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Details of Grant 

EPSRC Reference: EP/M022331/1
Title: Laboratory Simulation of Magnetized Plasma Turbulence in the Intergalactic Medium
Principal Investigator: Gregori, Professor G
Other Investigators:
Schekochihin, Professor A
Researcher Co-Investigators:
Project Partners:
AWE Lawrence Livermore National Laboratory University of Chicago
Department: Oxford Physics
Organisation: University of Oxford
Scheme: Standard Research
Starts: 01 January 2016 Ends: 03 July 2020 Value (£): 807,599
EPSRC Research Topic Classifications:
EPSRC Industrial Sector Classifications:
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Panel History:
Panel DatePanel NameOutcome
12 Feb 2015 EPSRC Physical Sciences Physics - February 2015 Announced
Summary on Grant Application Form
We propose an experimental programme to probe one of the greatest puzzles of modern astrophysics: the generation and amplification of magnetic fields ubiquitously found in the Universe. The aim is to demonstrate amplification of magnetic fields by turbulent dynamo - a great challenge of modern experimental plasma physics. We will also study the distribution of turbulent energy between velocity, magnetic and density fluctuations, providing a comprehensive experimental characterisation of the energy cascade in a turbulent plasma.

Magnetic fields are ubiquitously observed in the Universe. Their energy density is comparable to the energy density of the mean plasma flows, so the magnetic fields are essential players in the dynamics of the luminous matter. The total magnetic energy represents a sizable fraction of the cosmic energy budget. What is the origin of these fields? The fact that they are ubiquitous, stochastic and dynamically strong suggests that a universal physical mechanism is at play. The most popular scenario of the cosmic magnetogenesis is that the field grows via some form of turbulent dynamo - fast (exponential) amplification of stochastic field by turbulent motions into which it is embedded, starting from an initial small seed. Understanding magnetogenesis is part of the broader challenge of understanding cosmic turbulence, and the way different form of energies (thermal, turbulent, magnetic) are partitioned on various scales.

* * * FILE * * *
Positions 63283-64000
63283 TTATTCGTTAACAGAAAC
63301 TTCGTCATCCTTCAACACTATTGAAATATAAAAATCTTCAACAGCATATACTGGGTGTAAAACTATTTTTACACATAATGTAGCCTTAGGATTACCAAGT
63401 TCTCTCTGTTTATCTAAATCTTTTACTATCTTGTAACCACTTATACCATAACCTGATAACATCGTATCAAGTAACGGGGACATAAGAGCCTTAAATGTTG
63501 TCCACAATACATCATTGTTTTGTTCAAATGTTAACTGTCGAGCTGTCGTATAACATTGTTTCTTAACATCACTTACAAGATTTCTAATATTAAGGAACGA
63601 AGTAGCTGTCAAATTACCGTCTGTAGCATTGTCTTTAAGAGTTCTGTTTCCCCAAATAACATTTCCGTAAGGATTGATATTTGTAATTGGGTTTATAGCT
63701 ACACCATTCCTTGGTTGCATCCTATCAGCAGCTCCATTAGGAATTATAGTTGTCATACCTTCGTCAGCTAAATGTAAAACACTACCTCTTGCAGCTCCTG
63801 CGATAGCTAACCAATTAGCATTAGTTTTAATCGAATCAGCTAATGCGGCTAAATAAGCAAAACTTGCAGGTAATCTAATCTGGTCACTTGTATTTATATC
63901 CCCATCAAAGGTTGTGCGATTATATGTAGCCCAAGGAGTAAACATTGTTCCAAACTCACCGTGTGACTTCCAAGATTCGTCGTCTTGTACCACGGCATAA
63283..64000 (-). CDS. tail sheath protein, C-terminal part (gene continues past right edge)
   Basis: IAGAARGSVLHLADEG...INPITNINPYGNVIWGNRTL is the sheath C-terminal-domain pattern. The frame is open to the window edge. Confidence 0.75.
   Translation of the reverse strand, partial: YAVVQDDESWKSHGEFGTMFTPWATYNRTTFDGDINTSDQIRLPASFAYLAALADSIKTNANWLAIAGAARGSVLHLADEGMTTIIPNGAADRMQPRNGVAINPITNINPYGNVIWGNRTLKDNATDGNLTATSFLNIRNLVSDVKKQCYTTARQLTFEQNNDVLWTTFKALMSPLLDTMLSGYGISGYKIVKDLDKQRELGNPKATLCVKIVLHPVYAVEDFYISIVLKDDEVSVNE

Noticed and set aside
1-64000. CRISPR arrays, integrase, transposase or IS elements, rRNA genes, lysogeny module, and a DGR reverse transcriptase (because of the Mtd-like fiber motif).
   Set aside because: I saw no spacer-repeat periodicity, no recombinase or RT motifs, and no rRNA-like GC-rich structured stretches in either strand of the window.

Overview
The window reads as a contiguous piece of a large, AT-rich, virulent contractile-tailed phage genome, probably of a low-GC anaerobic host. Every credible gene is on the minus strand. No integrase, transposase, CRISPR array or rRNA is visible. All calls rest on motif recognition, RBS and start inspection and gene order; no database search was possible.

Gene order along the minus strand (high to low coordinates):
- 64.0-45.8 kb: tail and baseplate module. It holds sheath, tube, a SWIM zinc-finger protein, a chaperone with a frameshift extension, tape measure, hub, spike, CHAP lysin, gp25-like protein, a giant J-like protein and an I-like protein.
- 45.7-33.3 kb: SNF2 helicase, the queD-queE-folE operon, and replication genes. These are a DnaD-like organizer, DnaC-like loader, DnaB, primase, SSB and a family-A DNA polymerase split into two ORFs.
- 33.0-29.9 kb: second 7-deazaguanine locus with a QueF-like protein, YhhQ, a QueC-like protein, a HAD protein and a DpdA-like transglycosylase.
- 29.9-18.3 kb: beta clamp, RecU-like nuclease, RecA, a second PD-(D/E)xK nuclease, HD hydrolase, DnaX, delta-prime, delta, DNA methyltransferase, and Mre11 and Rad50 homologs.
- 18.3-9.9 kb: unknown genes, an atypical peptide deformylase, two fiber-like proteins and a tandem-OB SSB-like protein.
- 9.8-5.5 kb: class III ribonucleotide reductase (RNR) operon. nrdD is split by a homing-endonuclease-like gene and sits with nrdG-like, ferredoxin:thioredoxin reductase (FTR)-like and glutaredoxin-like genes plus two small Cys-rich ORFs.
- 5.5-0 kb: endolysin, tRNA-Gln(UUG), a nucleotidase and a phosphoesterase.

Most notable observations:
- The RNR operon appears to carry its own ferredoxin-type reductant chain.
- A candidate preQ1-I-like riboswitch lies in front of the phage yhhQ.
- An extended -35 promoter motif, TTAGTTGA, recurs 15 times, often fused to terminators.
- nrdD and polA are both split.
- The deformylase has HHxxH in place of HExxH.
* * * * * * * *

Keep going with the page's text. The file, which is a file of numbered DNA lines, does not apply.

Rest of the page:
With the advent of high-power lasers, a new field of research has opened where, using simple scaling relations, astrophysical environments can be reproduced in the laboratory. The similarity is sufficiently close to make such experiments of high interest. Here we propose to establish an experimental platform using laser-produced plasmas where magnetic fields are produced and amplified by turbulence. In the turbulent plasma, small magnetic fields are initially generated by electrical currents resulting from mis-aligned density and temperature gradients - the so-called Biermann battery effect. By then characterizing the properties of such plasmas and the embedded magnetic fields, we intend to show that those tiny fields can be amplified to much larger values, and up to equipartition with the kinetic energy of the turbulent motions. We will use these experiments to measure the magnetic-energy, density and velocity spectra in the turbulent plasma, thus addressing the details of the energy cascade. Thus, our work would establish, for the first time experimentally, the soundness of the theoretical expectation that tiny seeds produced at protogalactic structures (~10^-21 G) can be amplified to observed dynamically significant values (~10^-6 G) in cosmologically short times.

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Organisation Website: http://www.ox.ac.uk